To obtain optimum heat transfer to the hair curling wands the inside surfaces of the trough-like end portions of retaining members 30 have a radius of curvature which corresponds substantially to the outside radius of the working portion 12 of the wands. Close uniform engagement is assured between retaining member 30 and the wands by providing longitudinally extending spring steel strips 34 and 35 on the inside surfaces of the trough-like portions of the other retaining member 31. As can be seen in FIGS. 7 and 8, these spring strips bear against the clamp members 14 of the wands to force the opposite surfaces of the working portions 12 into engagement with the inside surface of retaining members 30. The margins of the wand-receiving apertures in the base housing are keyed with a semi-circular portion of reduced diameter to assure that the wands will always be inserted into the sockets with the correct orientation so that the spring strip will bear against the clamp 14 and not against the working surfaces 12 of the wands. This prevents unnecessary wear of the working surfaces during repeated use.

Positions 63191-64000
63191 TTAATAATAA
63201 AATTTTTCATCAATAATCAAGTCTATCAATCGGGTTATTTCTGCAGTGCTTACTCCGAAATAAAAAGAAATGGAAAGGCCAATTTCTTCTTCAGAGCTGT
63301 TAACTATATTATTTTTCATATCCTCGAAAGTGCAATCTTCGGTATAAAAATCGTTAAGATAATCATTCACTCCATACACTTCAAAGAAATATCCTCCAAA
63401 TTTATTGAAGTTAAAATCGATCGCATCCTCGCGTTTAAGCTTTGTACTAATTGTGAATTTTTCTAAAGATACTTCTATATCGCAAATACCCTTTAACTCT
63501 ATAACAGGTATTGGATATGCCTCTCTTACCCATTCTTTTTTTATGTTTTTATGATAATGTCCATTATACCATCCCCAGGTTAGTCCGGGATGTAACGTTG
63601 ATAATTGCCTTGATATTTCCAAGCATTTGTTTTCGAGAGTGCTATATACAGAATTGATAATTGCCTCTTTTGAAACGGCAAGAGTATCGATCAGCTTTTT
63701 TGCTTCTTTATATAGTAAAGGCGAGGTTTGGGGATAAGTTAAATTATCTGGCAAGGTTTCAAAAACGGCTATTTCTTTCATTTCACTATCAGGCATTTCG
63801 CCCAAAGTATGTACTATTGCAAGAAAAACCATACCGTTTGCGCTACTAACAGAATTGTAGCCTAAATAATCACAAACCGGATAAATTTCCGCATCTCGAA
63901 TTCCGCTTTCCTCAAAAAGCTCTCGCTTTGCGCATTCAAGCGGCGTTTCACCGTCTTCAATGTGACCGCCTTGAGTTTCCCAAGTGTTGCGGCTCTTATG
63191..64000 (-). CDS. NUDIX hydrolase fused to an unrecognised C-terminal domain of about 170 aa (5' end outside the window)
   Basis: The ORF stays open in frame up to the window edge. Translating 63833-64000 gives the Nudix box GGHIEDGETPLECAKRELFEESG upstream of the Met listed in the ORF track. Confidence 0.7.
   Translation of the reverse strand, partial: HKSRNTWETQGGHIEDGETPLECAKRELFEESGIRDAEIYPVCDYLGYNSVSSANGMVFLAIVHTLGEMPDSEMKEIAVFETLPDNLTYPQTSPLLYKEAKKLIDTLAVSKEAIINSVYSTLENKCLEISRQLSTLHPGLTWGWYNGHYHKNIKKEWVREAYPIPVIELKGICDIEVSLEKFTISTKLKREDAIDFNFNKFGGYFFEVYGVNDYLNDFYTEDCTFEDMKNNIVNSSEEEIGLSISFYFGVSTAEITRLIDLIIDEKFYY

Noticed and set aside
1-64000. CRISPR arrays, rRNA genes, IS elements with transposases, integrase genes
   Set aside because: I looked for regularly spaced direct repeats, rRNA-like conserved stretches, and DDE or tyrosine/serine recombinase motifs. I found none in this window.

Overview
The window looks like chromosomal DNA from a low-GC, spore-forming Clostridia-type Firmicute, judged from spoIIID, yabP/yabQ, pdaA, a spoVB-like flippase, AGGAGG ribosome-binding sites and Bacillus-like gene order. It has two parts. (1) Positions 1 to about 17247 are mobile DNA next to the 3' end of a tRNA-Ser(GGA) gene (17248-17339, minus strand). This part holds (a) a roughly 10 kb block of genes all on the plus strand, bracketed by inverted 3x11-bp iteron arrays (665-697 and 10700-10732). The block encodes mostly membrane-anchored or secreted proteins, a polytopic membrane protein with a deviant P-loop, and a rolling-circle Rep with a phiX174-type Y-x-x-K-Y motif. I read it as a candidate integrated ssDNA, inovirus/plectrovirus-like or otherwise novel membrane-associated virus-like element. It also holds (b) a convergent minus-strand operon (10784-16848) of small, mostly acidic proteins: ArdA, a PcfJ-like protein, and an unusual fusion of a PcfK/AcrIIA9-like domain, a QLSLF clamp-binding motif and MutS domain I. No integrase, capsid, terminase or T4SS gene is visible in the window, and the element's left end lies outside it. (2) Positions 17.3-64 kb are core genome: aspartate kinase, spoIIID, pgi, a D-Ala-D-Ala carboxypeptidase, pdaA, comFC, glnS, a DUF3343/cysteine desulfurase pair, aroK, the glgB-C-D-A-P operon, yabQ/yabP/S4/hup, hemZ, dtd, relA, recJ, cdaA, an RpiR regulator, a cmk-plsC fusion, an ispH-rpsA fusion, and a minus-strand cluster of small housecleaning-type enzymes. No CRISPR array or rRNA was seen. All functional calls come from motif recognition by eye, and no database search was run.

In further accord with the invention the central portion of wand retaining member 31 is formed away from the central portion of member 30 to define a space or cavity between the two brackets. This cavity is dimensioned to receive an electrical heating element 36, which, by reason of its close physical proximity to the two retaining members, serves to heat both of the brackets and any curling wands contained in the socket assemblies formed by the members.
Retaining members 30 and 31 are mounted to the rear section 22 of the base housing by means of three threaded fasteners 40, which engage complementarily threaded bores 41 on posts 42 molded into the inside surface of the housing. To protect housing 20 from the deformation or discoloration from exposure to the heated retaining members, the fasteners are preferably attached to the retaining members by means of heat-insulating grommets 43 formed of a flexible high-temperature material. The mounting holes provided in members 30 and 31 for receiving fasteners 40 are preferably over-sized to accommodate grommets 43 and to avoid contact between the members and the fasteners.